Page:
Manufacturer’s E&O for Canadian Manufacturers

When discussions arise regarding insurance and manufacturing, the primary concerns typically mentioned are the exposures related to the types and severity of bodily injury and property damage that can occur when products fail to function as intended. However, what is less often discussed is what happens when bodily injury or property damage does not occur, and instead the product fails to meet customers’ needs resulting in their financial loss.

Simply put, there is no Commercial General Liability (CGL) coverage for the manufacturer’s product, or their work, if it fails to perform its intended or warranted function when it does not cause any bodily injury and/or property damage. This is a very real risk for manufacturers of all shapes and sizes, and can have a significant impact on the stability and future success of their business, if ignored.

Example #1

A metal manufacturer produces door hinges for a customer who manufactures doors. It is subsequently learned that the hinges were not made to the correct specifications to work with the customer’s doors, and as a result could potentially cause bodily injury by end users. Consequently, the door manufacturer could not ship its product and missed delivery deadlines with its distributor. As potential injuries and property damage were avoided, the metal manufacturer’s CGL would not respond in this case. However, the metal manufacturer’s Errors & Omissions (E&O) coverage might respond strictly to those financial losses incurred by the door manufacturer due to the incorrectly manufactured hinges.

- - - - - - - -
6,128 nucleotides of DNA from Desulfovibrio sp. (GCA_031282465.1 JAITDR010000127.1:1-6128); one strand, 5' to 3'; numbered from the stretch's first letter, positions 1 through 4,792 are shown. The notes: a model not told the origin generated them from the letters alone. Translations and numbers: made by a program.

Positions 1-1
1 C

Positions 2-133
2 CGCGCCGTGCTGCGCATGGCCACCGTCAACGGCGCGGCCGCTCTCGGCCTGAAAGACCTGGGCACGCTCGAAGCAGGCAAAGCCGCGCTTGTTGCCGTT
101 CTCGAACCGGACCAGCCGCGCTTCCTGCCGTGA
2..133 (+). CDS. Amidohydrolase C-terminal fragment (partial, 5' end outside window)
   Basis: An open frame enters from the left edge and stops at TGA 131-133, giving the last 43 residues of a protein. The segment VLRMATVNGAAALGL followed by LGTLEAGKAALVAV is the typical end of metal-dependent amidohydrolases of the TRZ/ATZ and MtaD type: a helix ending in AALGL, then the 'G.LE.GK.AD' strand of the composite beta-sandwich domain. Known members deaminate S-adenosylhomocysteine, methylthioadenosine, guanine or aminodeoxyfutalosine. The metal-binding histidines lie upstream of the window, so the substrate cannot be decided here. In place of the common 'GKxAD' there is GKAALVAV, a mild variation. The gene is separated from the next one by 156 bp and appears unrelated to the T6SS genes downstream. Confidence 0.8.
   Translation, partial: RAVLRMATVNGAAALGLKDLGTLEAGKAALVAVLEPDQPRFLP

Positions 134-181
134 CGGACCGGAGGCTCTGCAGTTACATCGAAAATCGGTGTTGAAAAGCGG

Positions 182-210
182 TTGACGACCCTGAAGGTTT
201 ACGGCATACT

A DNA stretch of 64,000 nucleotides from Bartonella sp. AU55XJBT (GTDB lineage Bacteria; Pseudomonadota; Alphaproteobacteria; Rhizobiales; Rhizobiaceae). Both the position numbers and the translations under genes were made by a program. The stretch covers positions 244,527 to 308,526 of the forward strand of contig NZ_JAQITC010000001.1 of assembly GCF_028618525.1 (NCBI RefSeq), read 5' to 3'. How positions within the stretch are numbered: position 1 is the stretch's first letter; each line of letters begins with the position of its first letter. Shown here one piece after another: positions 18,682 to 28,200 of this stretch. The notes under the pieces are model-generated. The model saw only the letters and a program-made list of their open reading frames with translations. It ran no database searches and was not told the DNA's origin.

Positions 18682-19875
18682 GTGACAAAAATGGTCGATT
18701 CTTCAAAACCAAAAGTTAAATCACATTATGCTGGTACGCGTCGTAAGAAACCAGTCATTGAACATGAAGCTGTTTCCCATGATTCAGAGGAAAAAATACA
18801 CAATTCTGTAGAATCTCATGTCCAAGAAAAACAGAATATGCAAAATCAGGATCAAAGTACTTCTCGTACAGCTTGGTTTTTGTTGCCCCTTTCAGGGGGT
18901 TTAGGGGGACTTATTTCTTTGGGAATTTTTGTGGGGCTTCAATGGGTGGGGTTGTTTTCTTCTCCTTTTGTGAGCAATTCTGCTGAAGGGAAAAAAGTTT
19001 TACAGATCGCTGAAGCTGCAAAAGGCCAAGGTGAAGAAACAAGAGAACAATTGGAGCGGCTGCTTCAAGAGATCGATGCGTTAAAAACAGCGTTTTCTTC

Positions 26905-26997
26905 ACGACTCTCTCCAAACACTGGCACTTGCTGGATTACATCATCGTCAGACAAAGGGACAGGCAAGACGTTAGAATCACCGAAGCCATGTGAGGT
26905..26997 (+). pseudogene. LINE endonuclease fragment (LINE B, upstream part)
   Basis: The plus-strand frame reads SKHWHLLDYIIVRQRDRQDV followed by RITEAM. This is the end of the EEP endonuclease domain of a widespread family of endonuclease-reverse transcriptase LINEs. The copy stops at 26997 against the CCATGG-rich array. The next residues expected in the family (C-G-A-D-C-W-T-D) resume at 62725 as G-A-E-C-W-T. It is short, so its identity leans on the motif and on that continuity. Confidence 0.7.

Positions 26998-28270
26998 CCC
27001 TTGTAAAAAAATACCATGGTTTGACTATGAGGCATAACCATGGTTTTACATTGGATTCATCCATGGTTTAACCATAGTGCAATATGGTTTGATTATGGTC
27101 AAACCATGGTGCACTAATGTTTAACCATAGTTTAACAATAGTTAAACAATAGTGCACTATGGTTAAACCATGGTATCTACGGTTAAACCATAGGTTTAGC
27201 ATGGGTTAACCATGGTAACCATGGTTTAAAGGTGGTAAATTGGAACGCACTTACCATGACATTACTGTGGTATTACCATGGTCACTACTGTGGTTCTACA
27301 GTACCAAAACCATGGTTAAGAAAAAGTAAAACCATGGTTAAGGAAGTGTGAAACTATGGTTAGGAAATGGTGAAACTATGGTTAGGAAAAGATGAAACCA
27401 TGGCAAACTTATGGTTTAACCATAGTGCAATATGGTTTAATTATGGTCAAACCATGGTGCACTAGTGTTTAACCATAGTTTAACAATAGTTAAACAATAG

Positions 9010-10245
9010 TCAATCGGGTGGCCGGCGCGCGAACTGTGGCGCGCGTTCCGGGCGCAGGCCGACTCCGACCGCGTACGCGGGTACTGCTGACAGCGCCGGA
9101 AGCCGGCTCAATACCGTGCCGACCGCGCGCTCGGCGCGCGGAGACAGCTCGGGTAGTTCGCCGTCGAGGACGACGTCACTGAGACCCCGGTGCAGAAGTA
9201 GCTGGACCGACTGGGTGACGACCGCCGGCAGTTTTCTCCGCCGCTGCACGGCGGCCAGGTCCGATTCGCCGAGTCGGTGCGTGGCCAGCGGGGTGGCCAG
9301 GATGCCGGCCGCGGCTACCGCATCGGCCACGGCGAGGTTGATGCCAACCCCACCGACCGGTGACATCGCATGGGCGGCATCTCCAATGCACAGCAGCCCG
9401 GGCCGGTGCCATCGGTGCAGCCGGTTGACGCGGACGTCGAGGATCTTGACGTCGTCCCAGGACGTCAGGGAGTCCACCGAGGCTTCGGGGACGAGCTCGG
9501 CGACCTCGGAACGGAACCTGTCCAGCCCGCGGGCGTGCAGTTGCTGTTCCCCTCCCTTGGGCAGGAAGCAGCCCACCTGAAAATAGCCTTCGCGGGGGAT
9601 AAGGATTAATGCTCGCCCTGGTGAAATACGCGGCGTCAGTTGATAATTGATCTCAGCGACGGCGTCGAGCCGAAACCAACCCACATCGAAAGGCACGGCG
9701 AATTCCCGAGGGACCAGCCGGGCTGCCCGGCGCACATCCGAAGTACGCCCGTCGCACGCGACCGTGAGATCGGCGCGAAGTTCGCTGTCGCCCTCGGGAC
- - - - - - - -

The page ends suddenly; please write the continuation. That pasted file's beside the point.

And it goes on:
Example #2

A manufacturer produces a monitoring device, which regulates individual package volume for a customer that is a cereal distributor. However, if there is an increase in the cereal packaged due to the device not calibrating properly, not only would the cereal distributor’s profits be affected but the extra expense of correcting the problem would also arise. The cereal distributor would then pursue the device manufacturer for financial damages. In this example, the device manufacturer’s E&O insurance might help cover the cereal distributor’s financial losses up to the limitations of the device manufacturer’s E&O policy.

Example #3

A leather manufacturer that produces coverings for a steering wheel company learns that the leather they’re using is defective. The steering wheel company then recalls its completed products and replaces the steering wheels, resulting in associated costs. Not only does the steering wheel company lose income, it also incurs other financial costs, such as replacing the steering wheels, among others. In this case, since bodily injury or property damage did not occur, the coverage that might respond to this financial loss would be the leather manufacturer’s E&O policy. Conversely, if the defective leather somehow resulted in causing bodily injury or property damage, the leather manufacturer’s CGL policy could respond.

Manufacturers are keen on making sure that their product is in good working order to paying customers. It is always a good idea to consider how they’ll cover and recover the costs of their product or their work if it fails to perform its intended or warranted function.